Wednesday, October 26, 2011

A Happy Deepavali!



Another Deepavali gone by and we are almost nearing the end of year 2011. Who would have thought that Osama bin Laden and Gaddafi would both meet their ends? To my mind the significance of Deepavali – the ultimate victory of good over evil – has been achieved by the end of these two who unleashed terror among their fellow men. Another war against corruption is on. I wonder if it is as easy for society to fight corruption that has so many shades to it. But of course it should not stop one from making an effort. Every small step would be a move forward and each step matters. Let this Deepavali awaken the desire to fight against social evils.The mythological character Ravan with 10 heads symbolizes the evils in society that need to be conquered. And what better occasion than Deepavali to resolveto do our bit to achieve it?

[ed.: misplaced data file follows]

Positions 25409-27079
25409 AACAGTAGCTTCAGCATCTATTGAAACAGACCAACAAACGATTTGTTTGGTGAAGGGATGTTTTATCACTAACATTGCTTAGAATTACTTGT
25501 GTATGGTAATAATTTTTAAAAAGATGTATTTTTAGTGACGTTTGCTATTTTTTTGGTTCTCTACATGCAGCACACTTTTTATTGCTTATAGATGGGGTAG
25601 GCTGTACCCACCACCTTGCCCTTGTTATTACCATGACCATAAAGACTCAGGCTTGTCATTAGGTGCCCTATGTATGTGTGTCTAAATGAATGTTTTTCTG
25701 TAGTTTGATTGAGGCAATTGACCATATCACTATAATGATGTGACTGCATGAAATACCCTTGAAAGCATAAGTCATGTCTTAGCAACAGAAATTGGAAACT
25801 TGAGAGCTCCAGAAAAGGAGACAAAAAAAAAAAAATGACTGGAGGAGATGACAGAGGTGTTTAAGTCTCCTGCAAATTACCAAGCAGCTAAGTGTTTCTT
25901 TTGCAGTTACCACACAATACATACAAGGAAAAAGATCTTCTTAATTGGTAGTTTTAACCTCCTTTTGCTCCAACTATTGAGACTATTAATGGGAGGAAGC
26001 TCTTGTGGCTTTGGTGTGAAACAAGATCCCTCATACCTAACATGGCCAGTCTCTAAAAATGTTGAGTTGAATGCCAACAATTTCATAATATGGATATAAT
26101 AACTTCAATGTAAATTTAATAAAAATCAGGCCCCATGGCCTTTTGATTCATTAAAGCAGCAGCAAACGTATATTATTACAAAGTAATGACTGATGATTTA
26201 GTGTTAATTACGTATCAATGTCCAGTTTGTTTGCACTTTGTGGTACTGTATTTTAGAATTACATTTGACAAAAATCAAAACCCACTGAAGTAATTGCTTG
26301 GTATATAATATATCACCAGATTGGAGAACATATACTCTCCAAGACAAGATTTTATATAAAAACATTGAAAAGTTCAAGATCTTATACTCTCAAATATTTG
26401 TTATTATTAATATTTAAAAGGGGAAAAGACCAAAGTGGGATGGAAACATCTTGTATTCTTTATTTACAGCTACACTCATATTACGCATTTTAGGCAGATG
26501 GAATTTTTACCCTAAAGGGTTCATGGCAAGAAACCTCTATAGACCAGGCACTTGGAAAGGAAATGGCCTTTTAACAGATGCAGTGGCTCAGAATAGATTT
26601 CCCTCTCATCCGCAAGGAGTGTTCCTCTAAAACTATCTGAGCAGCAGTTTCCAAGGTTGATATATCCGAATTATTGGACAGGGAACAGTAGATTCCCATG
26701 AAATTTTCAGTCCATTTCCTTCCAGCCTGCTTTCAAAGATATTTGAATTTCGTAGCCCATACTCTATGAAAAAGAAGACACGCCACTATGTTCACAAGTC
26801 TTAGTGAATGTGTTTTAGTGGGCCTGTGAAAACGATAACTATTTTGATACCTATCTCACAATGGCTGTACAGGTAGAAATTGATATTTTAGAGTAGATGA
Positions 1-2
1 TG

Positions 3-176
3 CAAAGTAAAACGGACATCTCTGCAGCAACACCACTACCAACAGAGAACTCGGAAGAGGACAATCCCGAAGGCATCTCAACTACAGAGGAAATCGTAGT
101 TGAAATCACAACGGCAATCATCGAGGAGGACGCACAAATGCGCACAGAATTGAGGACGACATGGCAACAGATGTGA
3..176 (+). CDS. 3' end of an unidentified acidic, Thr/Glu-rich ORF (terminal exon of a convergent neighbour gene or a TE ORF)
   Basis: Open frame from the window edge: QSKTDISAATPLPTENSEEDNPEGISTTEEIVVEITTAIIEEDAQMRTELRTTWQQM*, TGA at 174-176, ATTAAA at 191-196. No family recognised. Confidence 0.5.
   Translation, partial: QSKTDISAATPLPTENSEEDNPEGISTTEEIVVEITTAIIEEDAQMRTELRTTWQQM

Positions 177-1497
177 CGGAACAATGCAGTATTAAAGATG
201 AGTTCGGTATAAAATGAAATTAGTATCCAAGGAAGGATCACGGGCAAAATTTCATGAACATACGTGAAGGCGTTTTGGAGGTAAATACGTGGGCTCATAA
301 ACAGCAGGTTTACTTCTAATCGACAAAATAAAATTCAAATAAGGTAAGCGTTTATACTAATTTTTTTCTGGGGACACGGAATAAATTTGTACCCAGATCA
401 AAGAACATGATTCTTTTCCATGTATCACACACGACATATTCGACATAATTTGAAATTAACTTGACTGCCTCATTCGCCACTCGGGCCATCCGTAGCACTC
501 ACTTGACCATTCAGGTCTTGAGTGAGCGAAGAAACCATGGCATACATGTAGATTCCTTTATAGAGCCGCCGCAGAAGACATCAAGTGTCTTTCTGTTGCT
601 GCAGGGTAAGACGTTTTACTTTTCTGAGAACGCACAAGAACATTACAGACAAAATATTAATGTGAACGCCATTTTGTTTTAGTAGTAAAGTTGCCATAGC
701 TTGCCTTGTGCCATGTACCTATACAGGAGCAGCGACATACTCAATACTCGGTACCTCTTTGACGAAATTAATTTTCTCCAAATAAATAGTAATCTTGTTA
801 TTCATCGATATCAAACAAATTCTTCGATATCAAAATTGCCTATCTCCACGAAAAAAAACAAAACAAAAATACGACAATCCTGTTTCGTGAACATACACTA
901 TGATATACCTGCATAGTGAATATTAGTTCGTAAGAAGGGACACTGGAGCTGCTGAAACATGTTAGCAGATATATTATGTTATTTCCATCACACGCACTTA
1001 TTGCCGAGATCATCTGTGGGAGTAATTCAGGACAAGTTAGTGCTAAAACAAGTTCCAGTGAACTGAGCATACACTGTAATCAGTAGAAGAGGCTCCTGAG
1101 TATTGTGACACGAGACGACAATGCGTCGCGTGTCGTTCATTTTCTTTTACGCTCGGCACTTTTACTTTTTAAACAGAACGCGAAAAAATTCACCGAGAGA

Deepavali brings along with it memories of the past. 38 years ago we celebrated our ‘thalai Deepavali’ or the first Deepavali after our marriage. I was upset that we did not celebrate it at my maternal home as per tradition, but considering the expense involved I could not do much. Mymother in law hinted that we could go provided my mother took care of our traveling expenses. I was determined that I would not encourage the practice even if it meant that I had to stay back. I felt that if I gave in, my mother may be expected to pay our train fare on every visit. My mother later advised me not to be harsh on my mother in law. It was difficult for a middle class family to shell out money for the trip soon after the wedding. Those were days when I had not understood my Mil for the person she was. If someone had told me at that point of time that I would learn to love and respect her and understand her point of view, I would have laughed at their face. But that is beside the point.